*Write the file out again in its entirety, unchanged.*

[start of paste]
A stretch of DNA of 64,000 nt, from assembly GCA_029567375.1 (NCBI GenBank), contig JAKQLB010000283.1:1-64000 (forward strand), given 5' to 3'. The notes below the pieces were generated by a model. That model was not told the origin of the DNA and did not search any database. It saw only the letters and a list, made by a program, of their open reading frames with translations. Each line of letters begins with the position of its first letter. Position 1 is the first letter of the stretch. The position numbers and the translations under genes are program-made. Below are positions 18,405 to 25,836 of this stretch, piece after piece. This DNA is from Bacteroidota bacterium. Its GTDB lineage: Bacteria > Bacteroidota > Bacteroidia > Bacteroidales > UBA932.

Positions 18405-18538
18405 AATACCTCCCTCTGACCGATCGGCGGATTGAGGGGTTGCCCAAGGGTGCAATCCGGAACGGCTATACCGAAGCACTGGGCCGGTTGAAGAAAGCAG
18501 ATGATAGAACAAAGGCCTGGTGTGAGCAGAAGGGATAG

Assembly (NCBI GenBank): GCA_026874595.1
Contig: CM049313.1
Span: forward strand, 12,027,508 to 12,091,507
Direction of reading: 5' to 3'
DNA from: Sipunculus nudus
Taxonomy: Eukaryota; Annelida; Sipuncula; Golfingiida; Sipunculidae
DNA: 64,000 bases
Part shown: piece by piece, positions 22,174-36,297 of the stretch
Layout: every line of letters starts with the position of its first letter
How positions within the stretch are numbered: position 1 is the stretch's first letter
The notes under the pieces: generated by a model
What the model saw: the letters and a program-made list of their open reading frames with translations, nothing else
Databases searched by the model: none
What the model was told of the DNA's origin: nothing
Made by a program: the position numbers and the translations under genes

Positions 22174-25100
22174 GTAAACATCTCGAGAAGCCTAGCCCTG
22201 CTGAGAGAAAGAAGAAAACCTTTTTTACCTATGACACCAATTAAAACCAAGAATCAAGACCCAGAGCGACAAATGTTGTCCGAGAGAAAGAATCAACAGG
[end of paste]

A stretch of DNA of 64,000 nt, from assembly GCA_029567375.1 (NCBI GenBank), contig JAKQLB010000283.1:1-64000 (forward strand), given 5' to 3'. The notes below the pieces were generated by a model. That model was not told the origin of the DNA and did not search any database. It saw only the letters and a list, made by a program, of their open reading frames with translations. Each line of letters begins with the position of its first letter. Position 1 is the first letter of the stretch. The position numbers and the translations under genes are program-made. Below are positions 18,405 to 25,836 of this stretch, piece after piece. This DNA is from Bacteroidota bacterium. Its GTDB lineage: Bacteria > Bacteroidota > Bacteroidia > Bacteroidales > UBA932.

Positions 18405-18538
18405 AATACCTCCCTCTGACCGATCGGCGGATTGAGGGGTTGCCCAAGGGTGCAATCCGGAACGGCTATACCGAAGCACTGGGCCGGTTGAAGAAAGCAG
18501 ATGATAGAACAAAGGCCTGGTGTGAGCAGAAGGGATAG

Assembly (NCBI GenBank): GCA_026874595.1
Contig: CM049313.1
Span: forward strand, 12,027,508 to 12,091,507
Direction of reading: 5' to 3'
DNA from: Sipunculus nudus
Taxonomy: Eukaryota; Annelida; Sipuncula; Golfingiida; Sipunculidae
DNA: 64,000 bases
Part shown: piece by piece, positions 22,174-36,297 of the stretch
Layout: every line of letters starts with the position of its first letter
How positions within the stretch are numbered: position 1 is the stretch's first letter
The notes under the pieces: generated by a model
What the model saw: the letters and a program-made list of their open reading frames with translations, nothing else
Databases searched by the model: none
What the model was told of the DNA's origin: nothing
Made by a program: the position numbers and the translations under genes

Positions 22174-25100
22174 GTAAACATCTCGAGAAGCCTAGCCCTG
22201 CTGAGAGAAAGAAGAAAACCTTTTTTACCTATGACACCAATTAAAACCAAGAATCAAGACCCAGAGCGACAAATGTTGTCCGAGAGAAAGAATCAACAGG